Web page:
Past of sexual abuse, poverty doesn’t define CEO of The Learning Center for Families

Suzanne Leonelli in her office at The Learning Center for Families in St. George, Utah, July 5, 2018 | Photo by Markee Heckenliable, St. George News

ST. GEORGE — The question “What happened to you?” helped save Suzanne Leonelli’s life in a way she thought would never happen. It opened the floodgates for her to share her story.

Leonelli, the CEO of Southern Utah-based The Learning Center for Families, grew up in a small town in Kansas where her high school graduating class consisted of 15 students. There she was faced with being sexually abused as a child for years. She is also from generations of poverty and has experienced homelessness.

I remember we’d go days without eating,” Leonelli said.

She took a job for Prevent Child Abuse Utah around eight years ago. During her eight months at the organization, which works to prevent child sexual abuse, Leonelli said, she spiraled out of control. The trauma from being sexually abused by a family member as a child came flooding back even though she thought she had dealt with it.

Child abuse stock image | Photo by Giuda90/iStock/Getty Images Plus, St. George News

“I thought I was in a really good place emotionally,” she said, “but it really forced me to deal with some of my own issues.”

While working for Prevent Child Abuse Utah, Leonelli became familiar with the Adverse Childhood Experiences study, which is one of the largest studies pertaining to child abuse and neglect and how it affects children later in life.

The questionnaire from the study features 10 questions intended for adults to answer about their childhood. The more adverse experiences, or ACEs, a person has, measured in the questionnaire on a scale of 1-10, the more likely he or she will experience alcoholism, depression, sexually transmitted diseases, suicide attempts, adolescent pregnancy, poor academic achievement, et cetera.

“On that scale I would say I have eight, arguably nine, ACEs,” Leonelli said.

The questions ask about experience with physical, verbal and sexual abuse as well as homelessness, mental illness, imprisonment and family separation.

“I always knew I grew up in that environment,” she said, “but I didn’t really know the impact of it.”

While growing up, Leonelli was painfully shy to the point that it was debilitating. She would become sick if she had to speak or read something in front of her class during her younger years of schooling.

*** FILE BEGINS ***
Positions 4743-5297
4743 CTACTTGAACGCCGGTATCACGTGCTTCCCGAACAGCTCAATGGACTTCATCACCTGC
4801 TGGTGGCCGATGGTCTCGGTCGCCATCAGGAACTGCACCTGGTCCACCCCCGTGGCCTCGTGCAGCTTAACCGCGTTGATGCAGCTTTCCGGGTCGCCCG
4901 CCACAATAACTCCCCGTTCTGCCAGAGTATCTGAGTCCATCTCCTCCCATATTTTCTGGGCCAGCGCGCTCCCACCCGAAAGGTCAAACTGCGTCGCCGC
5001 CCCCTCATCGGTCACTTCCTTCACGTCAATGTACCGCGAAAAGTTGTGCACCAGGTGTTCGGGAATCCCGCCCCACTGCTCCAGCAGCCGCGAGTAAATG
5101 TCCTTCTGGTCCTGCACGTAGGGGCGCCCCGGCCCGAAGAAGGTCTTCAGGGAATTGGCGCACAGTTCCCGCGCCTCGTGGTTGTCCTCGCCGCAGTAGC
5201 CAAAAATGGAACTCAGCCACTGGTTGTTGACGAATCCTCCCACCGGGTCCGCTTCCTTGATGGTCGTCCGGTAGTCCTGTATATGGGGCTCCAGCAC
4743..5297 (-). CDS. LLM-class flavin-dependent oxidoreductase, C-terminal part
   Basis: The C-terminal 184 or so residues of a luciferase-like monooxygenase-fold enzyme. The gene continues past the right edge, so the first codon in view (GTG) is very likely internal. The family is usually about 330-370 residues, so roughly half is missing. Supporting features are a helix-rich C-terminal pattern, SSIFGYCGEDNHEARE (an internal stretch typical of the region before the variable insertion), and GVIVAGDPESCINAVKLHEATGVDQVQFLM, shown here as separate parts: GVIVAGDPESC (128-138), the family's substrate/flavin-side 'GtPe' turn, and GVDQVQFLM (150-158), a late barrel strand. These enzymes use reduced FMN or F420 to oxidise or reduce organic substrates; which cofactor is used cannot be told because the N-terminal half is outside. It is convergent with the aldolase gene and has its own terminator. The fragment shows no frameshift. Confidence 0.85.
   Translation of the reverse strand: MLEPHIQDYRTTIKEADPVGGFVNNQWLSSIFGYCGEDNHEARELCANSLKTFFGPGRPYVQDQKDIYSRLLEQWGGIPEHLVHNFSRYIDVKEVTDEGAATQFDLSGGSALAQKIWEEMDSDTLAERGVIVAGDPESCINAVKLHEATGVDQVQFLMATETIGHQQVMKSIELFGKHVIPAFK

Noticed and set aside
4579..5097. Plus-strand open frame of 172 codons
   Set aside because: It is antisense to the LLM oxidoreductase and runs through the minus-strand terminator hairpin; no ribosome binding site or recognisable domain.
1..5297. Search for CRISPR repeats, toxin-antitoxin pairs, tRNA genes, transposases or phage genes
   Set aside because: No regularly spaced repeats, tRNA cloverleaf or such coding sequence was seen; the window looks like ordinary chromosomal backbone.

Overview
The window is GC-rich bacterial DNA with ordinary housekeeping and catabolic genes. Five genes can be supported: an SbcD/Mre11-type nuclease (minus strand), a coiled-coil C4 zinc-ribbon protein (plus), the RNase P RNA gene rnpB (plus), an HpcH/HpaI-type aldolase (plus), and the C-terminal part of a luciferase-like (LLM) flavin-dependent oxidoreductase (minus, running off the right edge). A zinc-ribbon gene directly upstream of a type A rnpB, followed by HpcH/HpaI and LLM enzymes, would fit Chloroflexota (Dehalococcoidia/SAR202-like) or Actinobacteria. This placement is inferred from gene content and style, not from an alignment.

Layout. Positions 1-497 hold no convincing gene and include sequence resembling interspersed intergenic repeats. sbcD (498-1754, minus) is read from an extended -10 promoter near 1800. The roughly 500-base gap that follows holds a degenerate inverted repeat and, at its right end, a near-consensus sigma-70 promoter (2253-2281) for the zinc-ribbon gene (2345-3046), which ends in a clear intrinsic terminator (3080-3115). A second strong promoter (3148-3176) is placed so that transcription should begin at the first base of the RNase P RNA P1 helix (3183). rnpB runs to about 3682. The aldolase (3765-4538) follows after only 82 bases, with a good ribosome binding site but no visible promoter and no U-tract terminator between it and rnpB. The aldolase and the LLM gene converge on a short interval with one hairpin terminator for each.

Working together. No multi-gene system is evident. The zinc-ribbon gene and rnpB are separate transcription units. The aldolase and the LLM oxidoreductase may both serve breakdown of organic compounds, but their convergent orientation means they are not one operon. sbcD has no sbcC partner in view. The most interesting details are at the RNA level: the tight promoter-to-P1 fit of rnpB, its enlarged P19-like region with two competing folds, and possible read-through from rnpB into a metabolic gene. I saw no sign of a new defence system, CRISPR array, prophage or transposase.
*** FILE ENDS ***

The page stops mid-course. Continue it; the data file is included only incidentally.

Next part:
I was just so sick because I didn’t want to draw any attention to me,” she said.

Although achingly shy, school became an escape for Leonelli. Her family didn’t see the value in education; no one in her family’s history had attended college. Going to school allowed her a chance to get out of her situation, even if it was only for less than half a day. She said she knew having an education would help her get out of the situation she was in.

“I don’t want this to define me. I don’t want my life to be like this. I want more for myself so, at a really young age, I understood the value of education.”

She later went on to attend college, receiving her bachelor’s in political science and eventually a master’s degree in administration, counseling and educational studies.

Even to this day, she said, she still doesn’t think her family understands the value of education, which helped her out of poverty.

Leonelli never thought she’d share her story, let alone want to. But after people noticed her spiraling out of control around eight years ago and someone asked the question, “What happened to you?” she realized she had the support necessary to share what she went through. And now as the CEO for The Learning Center for Families, she said, what she went through helps her better help families.

“I really didn’t know it was that profound of a story. For me, it was like this is my life; this is what I lived. And this is how you deal with it, and you move on.”

CEO Suzanne Leonelli in front of The Learning Center for Families in St. George, Utah, July 5. 2018 | Photo by Markee Heckenliable, St. George News

As CEO, Leonelli makes sure her staff has all the training, tools and funding to help families going through the same situations she went through. Everything the center does is geared around prenatal to children up to age 5. The center starts programs early in life, she said, because 80 percent of brain development happens within the first three years of life.

“Probably 90 percent of what we do is home-based. We go to the home, and we work with families.”

Other aspects the center focuses on include finding the cause of toxic stress in the home, attachment and bonding between a child and his or her parents, parenting skills, stress reduction and enhancing a child’s circle of influence.

The center’s staff also utilizes the ACE questionnaire to better understand what situations are happening in the home. Leonelli acknowledged they can’t change the way parents were raised as children, but the staff can help influence what environment those parents’ children grow up in.

“We’re all dealt a hand of cards in life, and it’s up to us whether or not we want to play those cards or if we’re going to change those cards in for something else,” Leonelli said. “If we don’t like the hand that was dealt us, we don’t have to keep that. We can make choices that give us the outcomes that we want.”

Email: [email protected]

Twitter: @STGnews | @markeekaenews

Copyright St. George News, LLC, 2018, all rights reserved.

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